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Issue 01
January 2003

Helping America procrastinate since 1636

January 20, 2021

This Famous Scientific Concept Now Brought to You By...

By Nick Physics
CAMBRIDGE, MA - In the humanitarian spirit of corporate sponsorship that has swept the globe in realms as disparate as American sporting events to entire third world economies, Kodak announced this week that Einstein's photo-electric effect is now formally known as the Kodak photo-electric effect. As expected, reactions were mixed.

Fuji CEO Kenji Takamoto applauded the move, while hinting at Fuji's burgeoning efforts to sponsor several other well known physical affects ranging from the Mossbauer Effect to the Shapiro Effect, which although not directly thought up by Einstein, are both major effects resulting from Einstein's theory of General Relativity. Takamoto expressed displeasure at not having been first to consider what could have been the Fuji photo-electric effect.

"Einstein is a sure winner and we missed the boat. I just have to tip my hat to Kodak and ask my staff to find more peripheral ways to associate our company with Einstein's ideas. It sucks to be second best, but it sure as hell beats being third," said Takamoto as he chuckled from his 279th floor corner office overlooking downtown Tokyo.

On the other side of the coin, San Diego Chargers sports fan Kent Winters seemed rather incensed. "It's the same old shit! Qualcomm shells out 18 million clams to help us add some drink holders to the seats, and now they want us to call San Diego Jack Murphy Stadium "The Q". It's "The Murph", you bastards and it will always be!" When asked what he thought Einstein's particular position would be on the Kodak move, Winters replied, "Big Al is probably going apeshit in his grave. And I don't blame him. I mean, Einie won the fucking Nobel Prize for the photo-electric effect and now the world's largest film and camera company wants to own it because it has the word "photo" in it. Isn't that so goddamned cute?"

"Mind you, this is not actually a patent." claims Kodak spokesman Lanny Saperstein. "Its just Kodak's way of honoring arguably the greatest scientist on earth in the past millennium, surpassed maybe, just maybe, by Ike Newton." With the new sponsorship agreement, Kodak agreed to pay a lump sum of 23 million U.S. to the Einstein Estate managed by the Hebrew University in Jerusalem. However, as stressed again by Saperstein, this in no way grants them any special patent rights on products that use the photo-electric effect. "We don't exactly own the effect, so although our legal staff would love to swing at it, we can't exactly sue the pants off other companies making digital cameras, or any other of the myriad of technological products that employs the Kodak photo-electric effect. But every time they sell one, deep down, they'll know, it was brought to you by Kodak."

When asked if the connotations of the word "photo" in Einstein's Nobel prize winning effect was really a major factor in convincing a company such as Kodak to sponsor the effect, Kodak CEO Ken Oilburton remarked "Hell yes!" and then laughed uncontrollably for several minutes, making everyone around feel extremely uncomfortable. After he stopped laughing, Oilburton made an abrupt turn to waxing philosophical. "Whenever a photon of the right frequency hits a metallic surface and knocks off one of its free electrons, night or day, in any nation on this earth, people will know that its not just one of the moments where we witness one of the miraculous laws of quantum mechanics, its more than that...its a Kodak Moment."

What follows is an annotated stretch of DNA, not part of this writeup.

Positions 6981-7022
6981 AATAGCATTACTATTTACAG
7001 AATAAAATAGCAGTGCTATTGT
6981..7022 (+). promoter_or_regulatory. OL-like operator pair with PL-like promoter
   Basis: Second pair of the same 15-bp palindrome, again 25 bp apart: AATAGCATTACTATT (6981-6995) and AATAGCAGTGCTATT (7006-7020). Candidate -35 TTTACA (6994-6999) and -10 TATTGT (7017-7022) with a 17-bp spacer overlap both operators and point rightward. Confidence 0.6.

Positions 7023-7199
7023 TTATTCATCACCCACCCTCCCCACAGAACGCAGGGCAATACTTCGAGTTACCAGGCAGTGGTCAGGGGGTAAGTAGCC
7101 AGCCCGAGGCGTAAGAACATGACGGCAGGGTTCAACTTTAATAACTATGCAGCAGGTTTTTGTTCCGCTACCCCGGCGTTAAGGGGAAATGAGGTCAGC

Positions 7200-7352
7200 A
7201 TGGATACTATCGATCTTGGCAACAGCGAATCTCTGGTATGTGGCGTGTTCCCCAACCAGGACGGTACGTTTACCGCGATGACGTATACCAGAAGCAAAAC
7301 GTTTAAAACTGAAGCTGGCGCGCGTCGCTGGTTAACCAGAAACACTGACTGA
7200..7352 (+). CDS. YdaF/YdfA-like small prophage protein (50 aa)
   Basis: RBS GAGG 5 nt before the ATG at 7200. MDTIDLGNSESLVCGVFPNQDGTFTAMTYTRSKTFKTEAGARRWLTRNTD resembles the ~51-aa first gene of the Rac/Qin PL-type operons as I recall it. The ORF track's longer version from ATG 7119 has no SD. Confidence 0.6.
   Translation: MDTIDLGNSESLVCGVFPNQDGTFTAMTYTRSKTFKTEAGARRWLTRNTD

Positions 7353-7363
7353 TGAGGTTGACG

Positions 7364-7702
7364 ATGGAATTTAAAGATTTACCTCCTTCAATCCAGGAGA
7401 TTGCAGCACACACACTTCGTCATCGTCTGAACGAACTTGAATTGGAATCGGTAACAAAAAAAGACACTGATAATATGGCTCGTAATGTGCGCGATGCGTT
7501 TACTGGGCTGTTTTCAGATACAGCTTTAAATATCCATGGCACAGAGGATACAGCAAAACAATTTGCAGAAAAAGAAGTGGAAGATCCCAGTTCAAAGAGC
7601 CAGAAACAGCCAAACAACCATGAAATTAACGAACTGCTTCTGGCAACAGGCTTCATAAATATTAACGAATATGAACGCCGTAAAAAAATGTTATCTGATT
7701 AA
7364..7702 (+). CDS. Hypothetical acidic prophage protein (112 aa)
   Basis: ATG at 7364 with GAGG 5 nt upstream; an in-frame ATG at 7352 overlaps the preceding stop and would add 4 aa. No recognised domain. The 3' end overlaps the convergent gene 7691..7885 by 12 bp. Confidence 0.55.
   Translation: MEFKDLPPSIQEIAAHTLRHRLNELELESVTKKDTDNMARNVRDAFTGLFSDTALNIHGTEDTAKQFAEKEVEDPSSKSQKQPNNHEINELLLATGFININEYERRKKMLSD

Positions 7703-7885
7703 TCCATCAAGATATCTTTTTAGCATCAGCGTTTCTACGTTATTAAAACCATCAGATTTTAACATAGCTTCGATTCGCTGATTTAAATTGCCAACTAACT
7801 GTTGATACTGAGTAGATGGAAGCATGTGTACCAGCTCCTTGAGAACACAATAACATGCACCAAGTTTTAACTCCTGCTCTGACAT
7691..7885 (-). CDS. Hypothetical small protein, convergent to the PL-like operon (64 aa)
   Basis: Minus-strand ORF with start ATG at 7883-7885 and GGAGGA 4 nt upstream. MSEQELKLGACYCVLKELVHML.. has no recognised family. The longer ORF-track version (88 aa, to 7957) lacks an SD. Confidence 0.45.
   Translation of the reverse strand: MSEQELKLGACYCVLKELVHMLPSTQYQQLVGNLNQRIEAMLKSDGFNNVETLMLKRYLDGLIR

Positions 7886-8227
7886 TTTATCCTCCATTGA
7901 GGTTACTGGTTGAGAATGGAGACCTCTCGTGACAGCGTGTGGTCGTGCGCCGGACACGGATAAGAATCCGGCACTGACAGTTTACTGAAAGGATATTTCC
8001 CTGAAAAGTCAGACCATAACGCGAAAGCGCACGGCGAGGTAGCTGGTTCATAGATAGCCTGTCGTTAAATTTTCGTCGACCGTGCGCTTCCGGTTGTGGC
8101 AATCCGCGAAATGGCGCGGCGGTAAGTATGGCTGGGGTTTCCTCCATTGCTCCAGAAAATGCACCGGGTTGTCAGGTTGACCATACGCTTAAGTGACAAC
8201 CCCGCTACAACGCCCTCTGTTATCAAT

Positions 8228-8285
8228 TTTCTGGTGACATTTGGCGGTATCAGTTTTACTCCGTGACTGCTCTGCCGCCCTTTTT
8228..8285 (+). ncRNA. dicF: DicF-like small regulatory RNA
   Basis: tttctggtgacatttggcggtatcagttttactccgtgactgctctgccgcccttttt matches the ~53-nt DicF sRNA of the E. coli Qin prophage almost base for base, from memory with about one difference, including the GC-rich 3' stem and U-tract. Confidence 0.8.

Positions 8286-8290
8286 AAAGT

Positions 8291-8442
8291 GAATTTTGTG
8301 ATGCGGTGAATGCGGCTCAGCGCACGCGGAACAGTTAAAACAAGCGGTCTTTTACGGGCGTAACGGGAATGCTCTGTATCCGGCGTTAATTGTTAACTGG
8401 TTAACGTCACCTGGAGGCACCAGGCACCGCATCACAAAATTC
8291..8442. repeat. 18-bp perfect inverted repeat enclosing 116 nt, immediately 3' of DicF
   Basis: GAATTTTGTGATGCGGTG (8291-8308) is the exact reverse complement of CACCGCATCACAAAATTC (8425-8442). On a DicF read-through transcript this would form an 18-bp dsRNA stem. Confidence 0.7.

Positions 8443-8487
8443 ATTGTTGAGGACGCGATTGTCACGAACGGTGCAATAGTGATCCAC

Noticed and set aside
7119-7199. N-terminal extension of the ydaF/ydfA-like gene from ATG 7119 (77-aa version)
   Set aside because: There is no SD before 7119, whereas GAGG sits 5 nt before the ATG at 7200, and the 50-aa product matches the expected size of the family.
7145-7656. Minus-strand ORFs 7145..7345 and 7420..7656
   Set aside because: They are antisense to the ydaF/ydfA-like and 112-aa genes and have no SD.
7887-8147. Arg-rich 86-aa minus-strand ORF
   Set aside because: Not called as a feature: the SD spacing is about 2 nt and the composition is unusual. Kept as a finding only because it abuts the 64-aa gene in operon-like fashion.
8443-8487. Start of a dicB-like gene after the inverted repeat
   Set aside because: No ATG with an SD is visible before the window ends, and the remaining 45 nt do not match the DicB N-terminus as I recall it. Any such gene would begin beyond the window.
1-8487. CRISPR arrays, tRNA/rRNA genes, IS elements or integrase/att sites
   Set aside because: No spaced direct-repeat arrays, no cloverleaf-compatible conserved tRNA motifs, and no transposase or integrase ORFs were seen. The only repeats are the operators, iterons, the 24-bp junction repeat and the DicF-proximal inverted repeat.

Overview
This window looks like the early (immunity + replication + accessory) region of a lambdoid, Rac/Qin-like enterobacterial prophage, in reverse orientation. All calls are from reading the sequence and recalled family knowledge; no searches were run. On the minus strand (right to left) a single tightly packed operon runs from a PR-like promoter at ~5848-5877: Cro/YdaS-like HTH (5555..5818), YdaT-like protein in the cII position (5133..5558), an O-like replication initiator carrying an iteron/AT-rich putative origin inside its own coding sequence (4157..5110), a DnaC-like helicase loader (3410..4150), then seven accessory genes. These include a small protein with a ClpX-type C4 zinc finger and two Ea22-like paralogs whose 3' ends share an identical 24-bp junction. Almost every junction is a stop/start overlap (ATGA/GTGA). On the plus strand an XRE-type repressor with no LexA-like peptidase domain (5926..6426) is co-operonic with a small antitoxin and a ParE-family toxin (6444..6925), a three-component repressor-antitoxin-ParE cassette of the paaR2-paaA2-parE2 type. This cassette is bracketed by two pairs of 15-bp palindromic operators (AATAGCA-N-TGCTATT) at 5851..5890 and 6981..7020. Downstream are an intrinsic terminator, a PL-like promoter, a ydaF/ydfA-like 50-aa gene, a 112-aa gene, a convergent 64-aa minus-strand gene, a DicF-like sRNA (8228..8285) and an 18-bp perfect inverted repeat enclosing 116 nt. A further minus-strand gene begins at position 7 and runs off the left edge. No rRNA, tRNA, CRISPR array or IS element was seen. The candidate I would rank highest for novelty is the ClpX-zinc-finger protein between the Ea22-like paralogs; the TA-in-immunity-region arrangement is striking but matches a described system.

On a related note, McDonald's announced its plans to bring to you such well known astronomical concepts as "The Spherical Earth", and "The Dark Side of the Moon". When questioned about the fact that these concepts are in no way related to some pun on McDonald's menu items, shirking the Kodak paradigm, McDonald's spokeswoman Donna Carson remarked, "As the most ubiquitous dining establishment on the planet, McDonalds clearly transcends any need for some silly play on words as a ploy to associate ourselves with planet earth. And as you know, our founder Ray Krok was quite keen on getting one of our franchises to the Moon, so we have plans in the works for that. As you can see, the relevance of McDonald's as the natural sponsor for these astronomical ideas is manifest."

When asked to provide a counter point to Ms. Carson, Harvard-Smithsonian Center for Astrophysics Director Irwin Shapiro, proud discoverer of the Shapiro effect, made his stance abundantly clear. "Any corporation who tries to put their name on my effect is going to have a tough time making ends meet when we divert several 2 kilometer asteroids on paths to their various continental corporate headquarters." When asked what he would do if he really really really had to choose one company to sponsor his affect, Shapiro softened up a bit. "Although there's absolutely no relation to the general relativistic time delay of radar signals between planets that I predicted, I do kind of like Adidas. Their sneakers are really cool." Shapiro added, "But if those Golden Arch fascists get even an angstrom (0.0000000001 meters) nearer to touching my effect, they'll have to McFucking answer to me and the Universe."

In a related story, the Universe announced today that it was now proud to be brought to you by Microsoft, who claims to have been simulating the whole thing all along from a massive network of supercomputers strung together in Bill Gate's subterranean hideout at the center of the earth. When questioned on the fact that the supercomputer network consisted of a Beowulf cluster of 144,000 Unix machines, Gates declined to comment.

This work was sponsored in part by the National Science Foundation, The Harvard-Smithsonian Center For Astrophysics, Ray-Ban, and Adidas.  HSP 





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